The Domain Structure of the Calmodulin-Dependent Phosphodiesterase Isozymes

  • Jeffrey P. Novack
  • Harry Charbonneau
  • Donald K. Blumenthal
  • Kenneth A. Walsh
  • Joseph A. Beavo
Part of the Advances in Experimental Medicine and Biology book series (AEMB, volume 255)


The calmodulin-dependent cyclic nucleotide phophodiesterases (CaM-PDEs) hydrolyze both cAMP and cGMP and are stimulated 5–15 fold by the binding of calcium and calmodulin (CaM)1,2. These isozymes provide a mechanism whereby calcium, acting as a second messenger, can alter the intracellular levels of cAMP and cGMP. The CaM-PDEs are members of a large family of PDE isozymes that differ in molecular weight, substrate specificity, kinetic parameters and most significantly in mode of regulatory control. Protein and cDNA sequence studies show that PDEs from diverse species (Drosophila, Yeast, and Bovine) contain a 270 amino acid segment displaying significant sequence similarities. We have postulated3,4 that this homologous domain comprises the catalytic site of these isozymes, while the non-homologous regions have domains that are involved in regulatory function (see Figure 1). Evidence that the conserved domain is associated with the catalytic site is derived from limited proteolysis of the 61K CaM-PDE which produces a 3 6K fragment that is fully active, yet CaM-independent. This 36K fragment, which is produced by trypsin treatment in a method similar to Kincaid5, can be immunoblotted by anti-peptide antisera directed against sequence from the conserved domain4.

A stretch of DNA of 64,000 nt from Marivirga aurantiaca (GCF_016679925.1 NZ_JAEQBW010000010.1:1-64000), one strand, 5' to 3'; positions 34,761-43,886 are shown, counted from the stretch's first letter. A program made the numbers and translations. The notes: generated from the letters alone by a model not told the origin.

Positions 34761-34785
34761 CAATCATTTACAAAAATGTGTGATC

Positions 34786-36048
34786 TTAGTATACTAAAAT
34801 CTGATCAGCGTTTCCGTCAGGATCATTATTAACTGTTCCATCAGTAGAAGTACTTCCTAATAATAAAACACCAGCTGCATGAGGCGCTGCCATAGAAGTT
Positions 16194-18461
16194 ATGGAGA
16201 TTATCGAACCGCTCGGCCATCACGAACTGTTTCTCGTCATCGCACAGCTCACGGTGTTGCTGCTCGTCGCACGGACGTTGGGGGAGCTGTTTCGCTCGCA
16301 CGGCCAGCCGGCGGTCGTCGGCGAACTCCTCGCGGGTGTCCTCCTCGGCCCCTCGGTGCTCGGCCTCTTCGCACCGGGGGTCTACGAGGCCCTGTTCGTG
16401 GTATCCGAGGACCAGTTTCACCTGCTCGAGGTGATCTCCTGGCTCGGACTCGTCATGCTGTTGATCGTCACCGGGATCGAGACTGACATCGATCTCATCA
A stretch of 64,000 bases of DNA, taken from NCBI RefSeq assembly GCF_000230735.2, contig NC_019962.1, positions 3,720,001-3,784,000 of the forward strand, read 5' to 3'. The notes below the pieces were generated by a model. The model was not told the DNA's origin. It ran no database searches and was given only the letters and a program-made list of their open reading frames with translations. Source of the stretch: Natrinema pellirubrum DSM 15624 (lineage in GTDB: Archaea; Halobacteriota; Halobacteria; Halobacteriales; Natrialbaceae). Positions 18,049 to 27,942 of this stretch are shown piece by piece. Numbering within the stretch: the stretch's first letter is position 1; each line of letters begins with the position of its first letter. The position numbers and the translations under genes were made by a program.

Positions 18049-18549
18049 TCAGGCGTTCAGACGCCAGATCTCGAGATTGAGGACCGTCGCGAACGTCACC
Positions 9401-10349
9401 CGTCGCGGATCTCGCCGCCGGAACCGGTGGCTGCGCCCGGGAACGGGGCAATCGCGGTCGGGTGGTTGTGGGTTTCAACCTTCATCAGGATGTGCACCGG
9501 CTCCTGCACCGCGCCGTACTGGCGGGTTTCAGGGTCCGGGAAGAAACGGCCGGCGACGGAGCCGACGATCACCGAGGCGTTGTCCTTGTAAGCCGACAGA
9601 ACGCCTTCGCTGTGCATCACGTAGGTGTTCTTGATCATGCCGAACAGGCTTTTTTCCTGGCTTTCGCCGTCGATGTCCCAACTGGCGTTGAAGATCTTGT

Limited Proteolysis Cyclic Nucleotide Phosphodiesterase Amino Acid Segment Muscle Myosin Light Chain Kinase Atrial Strip 
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Copyright information

© Plenum Press, New York 1989

Authors and Affiliations

  • Jeffrey P. Novack
    • 1
  • Harry Charbonneau
    • 2
  • Donald K. Blumenthal
    • 3
  • Kenneth A. Walsh
    • 2
  • Joseph A. Beavo
    • 1
  1. 1.Department of PharmacologyUniversity of WashingtonSeattleUSA
  2. 2.Department of BiochemistryUniversity of WashingtonSeattleUSA
  3. 3.Dept. of BiochemistryUniv. of Texas Health CenterTylerUSA

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